Fair

Contains several (three or four) grammar, spelling, and punctuation errors

2 to >0 pts

Poor

Contains many (≥ five) grammar, spelling, and punctuation errors that interfere with the reader’s understanding

5 pts

Total Points: 100

Discussion: NRNP 6635 Diagnosing Patients With Neurocognitive Disorders Sample

Subjective:

CC (chief complaint): “Trouble paying attention.”

HPI: Sarah Higgins is an 11-year-old female accompanied by her mother for psychiatric assessment due to problems with paying attention. Sarah has exhibited challenges with remembering things and often loses her items. Sarah’s mother, Mrs. Higgins, has brought along two completed questionnaires on attention deficit hyperactivity disorder, one filled by her and the other by Sarah’s teacher. Sarah always forgets the assignments given at school, and the teacher has to write a list, which she misplaces daily. According to the mother, Sarah’s troubles with forgetting and losing things started in kindergarten. In addition, Sarah often fidgets and, at times, gets into trouble in school for fidgeting and not remaining still in her chair. She rarely remains still when reading books and only stays for five minutes if the book is interesting. Sarah admits that she often forgets what she reads and what the teacher reads for her. She often makes mistakes in her schoolwork. She reports that she often gets angry when her teacher instructs her to do a task, and she does not hear them. Furthermore, she often daydreams in school about playing with her dog and often misses her mother, who they are currently separated. According to Mrs. Higgins, Sarah was more uncontrollable when she was younger, but this has improved.

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Past Psychiatric History:

  • General Statement: No significant psychiatric history.
  • Caregivers (if applicable): Grandmother
  • Hospitalizations: None
  • Medication trials: None
  • Psychotherapy or Previous Psychiatric Diagnosis: None

Substance Current Use and History: None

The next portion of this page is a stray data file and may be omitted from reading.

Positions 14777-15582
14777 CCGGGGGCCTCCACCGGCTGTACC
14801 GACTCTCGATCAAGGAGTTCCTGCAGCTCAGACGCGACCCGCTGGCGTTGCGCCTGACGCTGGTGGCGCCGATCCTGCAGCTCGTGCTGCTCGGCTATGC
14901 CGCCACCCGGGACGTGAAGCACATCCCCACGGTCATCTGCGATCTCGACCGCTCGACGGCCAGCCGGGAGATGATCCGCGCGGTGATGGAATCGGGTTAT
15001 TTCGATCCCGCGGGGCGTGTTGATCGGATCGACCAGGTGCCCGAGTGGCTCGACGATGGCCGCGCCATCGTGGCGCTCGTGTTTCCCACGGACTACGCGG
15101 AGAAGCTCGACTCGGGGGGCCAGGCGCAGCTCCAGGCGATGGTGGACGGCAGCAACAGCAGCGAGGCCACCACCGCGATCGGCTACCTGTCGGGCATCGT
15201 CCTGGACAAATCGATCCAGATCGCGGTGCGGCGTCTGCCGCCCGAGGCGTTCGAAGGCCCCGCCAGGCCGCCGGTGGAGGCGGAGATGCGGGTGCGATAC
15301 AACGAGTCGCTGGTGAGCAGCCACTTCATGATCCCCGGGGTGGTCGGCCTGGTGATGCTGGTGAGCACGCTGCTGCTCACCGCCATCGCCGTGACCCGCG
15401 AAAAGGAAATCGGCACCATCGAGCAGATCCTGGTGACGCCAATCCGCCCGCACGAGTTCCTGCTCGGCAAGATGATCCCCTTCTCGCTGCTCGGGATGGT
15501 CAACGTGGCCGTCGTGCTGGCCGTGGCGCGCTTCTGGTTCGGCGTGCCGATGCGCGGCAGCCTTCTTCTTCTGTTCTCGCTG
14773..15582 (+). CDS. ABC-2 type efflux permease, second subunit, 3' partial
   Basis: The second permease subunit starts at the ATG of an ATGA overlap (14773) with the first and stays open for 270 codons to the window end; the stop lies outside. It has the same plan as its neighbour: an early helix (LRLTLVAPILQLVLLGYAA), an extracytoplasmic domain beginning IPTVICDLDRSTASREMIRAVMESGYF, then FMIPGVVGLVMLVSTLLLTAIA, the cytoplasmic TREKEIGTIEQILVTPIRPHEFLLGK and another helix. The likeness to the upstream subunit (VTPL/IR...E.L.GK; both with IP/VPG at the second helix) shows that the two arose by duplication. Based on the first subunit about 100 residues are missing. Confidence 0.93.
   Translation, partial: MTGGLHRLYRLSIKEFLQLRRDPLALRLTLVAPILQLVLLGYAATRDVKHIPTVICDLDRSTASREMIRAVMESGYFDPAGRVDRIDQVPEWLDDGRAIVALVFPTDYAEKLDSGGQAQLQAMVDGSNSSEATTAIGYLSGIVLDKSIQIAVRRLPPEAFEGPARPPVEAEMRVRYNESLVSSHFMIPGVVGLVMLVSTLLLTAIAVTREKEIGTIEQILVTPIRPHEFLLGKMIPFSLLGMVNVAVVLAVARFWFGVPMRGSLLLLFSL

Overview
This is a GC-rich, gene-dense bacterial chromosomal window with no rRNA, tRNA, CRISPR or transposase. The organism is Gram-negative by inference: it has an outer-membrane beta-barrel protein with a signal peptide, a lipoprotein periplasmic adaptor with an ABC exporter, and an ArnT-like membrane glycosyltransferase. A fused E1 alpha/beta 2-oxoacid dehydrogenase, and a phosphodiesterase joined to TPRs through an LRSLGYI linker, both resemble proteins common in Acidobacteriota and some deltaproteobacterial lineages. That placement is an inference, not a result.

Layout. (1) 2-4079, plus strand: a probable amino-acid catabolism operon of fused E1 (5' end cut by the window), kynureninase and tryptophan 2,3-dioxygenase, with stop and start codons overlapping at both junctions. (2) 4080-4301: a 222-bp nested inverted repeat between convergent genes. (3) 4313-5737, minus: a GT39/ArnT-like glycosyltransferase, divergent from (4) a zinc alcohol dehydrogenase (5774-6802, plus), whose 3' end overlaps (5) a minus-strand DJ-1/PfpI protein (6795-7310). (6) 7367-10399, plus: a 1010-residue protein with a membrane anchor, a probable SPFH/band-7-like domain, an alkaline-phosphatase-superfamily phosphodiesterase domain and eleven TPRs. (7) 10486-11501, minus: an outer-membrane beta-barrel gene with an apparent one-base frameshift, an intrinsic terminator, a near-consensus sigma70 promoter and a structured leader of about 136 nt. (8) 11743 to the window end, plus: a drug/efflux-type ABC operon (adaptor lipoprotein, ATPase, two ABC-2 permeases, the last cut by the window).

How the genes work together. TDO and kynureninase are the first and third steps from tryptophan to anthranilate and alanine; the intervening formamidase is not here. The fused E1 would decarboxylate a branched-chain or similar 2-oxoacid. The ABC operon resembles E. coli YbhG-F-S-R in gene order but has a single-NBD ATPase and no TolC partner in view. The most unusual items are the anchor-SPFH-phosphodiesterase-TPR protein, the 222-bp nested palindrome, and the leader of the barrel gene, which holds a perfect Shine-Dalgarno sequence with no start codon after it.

Family Psychiatric/Substance Use History: No psychiatric or SUDs in the family.

Psychosocial History: Sarah lives with her grandmother and is separated from her parents. She has a younger brother who lives with her parents in Washington, D.C. She sleeps 9-10 hours/night. Her PCP states that she has proper nutrition. However, she has difficult meal times and hardly sits down to take her meals. She loves playing video games, art, and museums.

Medical History: No chronic illnesses. Immunizations are current.

 

  • Current Medications: None
  • Allergies: NKDFA
  • Reproductive Hx: N/A

ROS:

  • GENERAL: Denies fever, chills, weight loss/gain, or fatigue.
  • HEENT: Denies head trauma, excessive tearing, blurred/double vision, ear pain/discharge, nasal congestion, sneezing, or sore throat.
  • SKIN: Denies itching or lesions.
  • CARDIOVASCULAR: Negative for edema, palpitations, dyspnea, or chest pain.
  • RESPIRATORY: Denies cough, wheezing, or sputum.
  • GASTROINTESTINAL: Negative for nausea, vomiting, abdominal pain, bowel changes, or rectal bleeding.
  • GENITOURINARY: Denies dysuria or vulvar irritation.
  • NEUROLOGICAL: Denies headache, dizziness, paralysis, or tingling sensations.
  • MUSCULOSKELETAL: Denies joint pain, stiffness, or muscle pain.
  • HEMATOLOGIC: Denies bleeding.
  • LYMPHATICS: Denies enlarged lymph nodes.
  • ENDOCRINOLOGIC: Denies excessive sweating, hot/cold intolerance, or polyuria.

Objective:

Physical exam:

Vital signs: T- 97.4 P- 58 R 14 98/62 Ht 4’5 Wt 65lbs

Diagnostic results: No tests were requested.

Assessment:

Mental Status Examination:

The girl is well-groomed and appropriately dressed. She is alert but is distracted. She is oriented to person, place, and time. She constantly fidgets on her chair and maintains minimal eye contact. Her speech tone varies from low to normal, and she uses syllables. She has a coherent and logical thought process. No hallucinations, delusions, obsessions, or suicidal ideations were noted. Impaired recent memory and short attention span.